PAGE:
Strengthening Constitutional Self-Government

No Left Turns

The libertarian center?

I worried about it. Cato’s David Boaz is happy it’s here. Over at the Corner, Jonah Goldberg, Ramesh Ponnuru, and John Podhoretz weigh in.

Discussions - 11 Comments

Yea, I agree with Ramesh and John...the "libertarian center" is one part selective reading of polls and two parts wishful thinking. The real voting public is more conservative than that...how many States passed laws against same-sex marriage?

I think the libertarian center is a good discription of my generation, as far as it goes. On the other hand I agree with Goldberg’s hammering of any attempt to make the center or "consensus" seem morally/intellectually superior to the fringes. In a certain sense Libertarianism in the culture is a defense of the fringes... This is exemplified in the Green Day song with the refrain: "I want to be a minority, down with the moral majority..."

Now isn’t it all rather silly if the majority is always claiming to be the minority? I think so...But the question is: who is the majority? In some sense I think we no longer have a majority. We are all minority now...and therefore we all all more libertarian.

In answer to the proper labeling of Dr. Knippenburg’s comment on evangelical christians recapturing the inner city...to the extent the project is "contercultural" it is libertarian. When it comes to culture...libertarians are always at war with the dominant culture...because libertarianism is commited to allowing individuals to live the best life possible by fighting any and all forces of entropy.

The existence of a large group of libertarians (say 15-20%) owes not to carefull readings of Mises, Rand, Hayek, Locke or classical economics... nor could it be said that they are necessarily libertarian in any conventional sense. This diverse group of people simply hold to the premise that they are not simply victims of the culture. Christians who hold that abstinence based sex education can work, are in essence arguing that even young individuals are capable of reason and self-restraint. Essentially Libertarianism has only one foundational idea, and that is: Individual Autonomy or the possibility of choice and reason existing simultaneously. As more and more groups(cultures) see themselves as minorities on various issues, to the extent that they take an optimistic view of things they incline Libertarian, to the extent that they do not: they play the cultural victim card. Any culture that does not primarily play the victim card...must of necessity view their own ideas as rational and believe that in respecting individual autonomy or the possibility of free will they leave open fields of action for persuading and ganning conversion from opposing cultures. It is incredibly wrong headed to say that libertarians are necessarily pro-choice or pro-gay marriage...because the means of inflating the numbers of libertarians simply took into account the number of people who take an optimistic view of man and the moral capability of the individual despite the culture.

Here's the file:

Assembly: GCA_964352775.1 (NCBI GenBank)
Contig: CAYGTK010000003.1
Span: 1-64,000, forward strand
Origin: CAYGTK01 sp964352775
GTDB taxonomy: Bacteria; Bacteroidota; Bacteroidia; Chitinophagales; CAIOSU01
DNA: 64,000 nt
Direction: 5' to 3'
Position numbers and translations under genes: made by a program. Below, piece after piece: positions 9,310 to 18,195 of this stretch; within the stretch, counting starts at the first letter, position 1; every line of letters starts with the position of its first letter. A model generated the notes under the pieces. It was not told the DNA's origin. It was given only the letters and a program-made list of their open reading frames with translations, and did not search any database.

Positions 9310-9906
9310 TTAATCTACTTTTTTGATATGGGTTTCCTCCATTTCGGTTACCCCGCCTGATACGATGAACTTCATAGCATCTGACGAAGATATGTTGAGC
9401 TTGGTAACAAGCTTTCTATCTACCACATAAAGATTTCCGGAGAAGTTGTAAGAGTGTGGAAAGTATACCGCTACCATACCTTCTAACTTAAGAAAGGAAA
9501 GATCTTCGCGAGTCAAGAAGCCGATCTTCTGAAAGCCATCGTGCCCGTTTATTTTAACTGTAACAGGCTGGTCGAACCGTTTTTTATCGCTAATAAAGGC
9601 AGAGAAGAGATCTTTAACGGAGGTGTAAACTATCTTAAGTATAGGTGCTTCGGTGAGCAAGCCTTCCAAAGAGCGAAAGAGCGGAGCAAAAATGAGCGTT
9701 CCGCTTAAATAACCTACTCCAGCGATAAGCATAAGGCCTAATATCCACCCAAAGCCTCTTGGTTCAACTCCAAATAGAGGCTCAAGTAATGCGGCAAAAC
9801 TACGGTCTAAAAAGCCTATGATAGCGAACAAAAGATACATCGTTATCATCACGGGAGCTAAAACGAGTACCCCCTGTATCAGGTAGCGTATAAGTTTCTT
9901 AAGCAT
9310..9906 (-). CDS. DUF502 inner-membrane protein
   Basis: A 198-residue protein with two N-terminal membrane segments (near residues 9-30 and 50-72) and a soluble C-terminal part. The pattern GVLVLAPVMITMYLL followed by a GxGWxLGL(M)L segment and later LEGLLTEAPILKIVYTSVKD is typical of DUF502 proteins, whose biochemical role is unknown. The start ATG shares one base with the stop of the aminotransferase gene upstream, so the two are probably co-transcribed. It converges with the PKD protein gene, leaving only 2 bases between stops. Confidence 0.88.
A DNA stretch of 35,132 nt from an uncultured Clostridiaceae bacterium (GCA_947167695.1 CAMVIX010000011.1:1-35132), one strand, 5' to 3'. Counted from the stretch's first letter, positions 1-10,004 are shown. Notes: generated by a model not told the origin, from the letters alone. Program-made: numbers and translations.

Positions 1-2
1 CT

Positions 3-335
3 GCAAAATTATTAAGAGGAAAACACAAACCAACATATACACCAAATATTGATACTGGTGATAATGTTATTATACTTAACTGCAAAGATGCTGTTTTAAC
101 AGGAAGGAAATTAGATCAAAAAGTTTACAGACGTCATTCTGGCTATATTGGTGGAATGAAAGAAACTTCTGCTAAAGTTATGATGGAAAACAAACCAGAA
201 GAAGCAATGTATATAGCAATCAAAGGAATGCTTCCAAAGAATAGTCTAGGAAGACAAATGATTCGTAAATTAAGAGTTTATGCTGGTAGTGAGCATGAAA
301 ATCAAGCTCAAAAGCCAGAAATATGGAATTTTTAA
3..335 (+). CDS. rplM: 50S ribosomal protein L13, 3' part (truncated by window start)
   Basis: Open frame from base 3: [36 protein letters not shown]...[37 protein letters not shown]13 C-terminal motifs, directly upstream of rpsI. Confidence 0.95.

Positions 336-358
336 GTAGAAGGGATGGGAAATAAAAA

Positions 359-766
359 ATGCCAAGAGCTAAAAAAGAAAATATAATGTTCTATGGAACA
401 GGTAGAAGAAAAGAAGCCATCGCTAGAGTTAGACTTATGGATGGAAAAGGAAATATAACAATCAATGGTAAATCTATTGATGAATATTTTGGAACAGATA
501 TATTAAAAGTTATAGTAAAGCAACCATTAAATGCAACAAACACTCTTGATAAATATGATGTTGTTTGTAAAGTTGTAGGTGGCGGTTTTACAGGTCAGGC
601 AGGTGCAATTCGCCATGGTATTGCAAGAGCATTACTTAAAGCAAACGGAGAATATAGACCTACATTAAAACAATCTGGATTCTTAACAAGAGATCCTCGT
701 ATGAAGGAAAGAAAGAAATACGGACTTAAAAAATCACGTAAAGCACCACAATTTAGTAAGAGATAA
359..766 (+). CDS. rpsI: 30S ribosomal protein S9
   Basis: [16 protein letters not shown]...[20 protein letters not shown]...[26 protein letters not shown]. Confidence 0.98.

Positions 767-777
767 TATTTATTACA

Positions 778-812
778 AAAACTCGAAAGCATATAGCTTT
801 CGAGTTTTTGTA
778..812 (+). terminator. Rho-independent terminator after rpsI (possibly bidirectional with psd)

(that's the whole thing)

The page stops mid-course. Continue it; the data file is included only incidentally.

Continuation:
"On the one hand, there is a very deep attachment to traditional, middle-American values like patriotism, law and order, the work ethic, and family life; on the other hand, there are very heavily counter-culture-influenced attitudes on race, sex, on authority in general, and on the kind of fervent, almost absolutist embrace of relativism, of which tolerance is the key and cardinal virtue. There is a kind of aversion to preachiness or absolutist truth claims of any kind."

What is the contradiction in upholding middle american values and also believing that those who blame McDonalds for americans being fat are off base?

I answer, none. Ditto with those who blame cigarette companies for the high rate of cancer. This does not mean that we don’t believe that eating nothing but McDonalds or smoking 2 packs a day won’t make you fat or give you cancer. The facts are in McDonalds and RJ Reynolds create products that kill. We just believe that in america you can choose how you want to die, we would rather place the blame on individuals who smoke or eat McDonalds, and we tolerate individuals who do so, because we are commited to considering it a choice and not a victimization.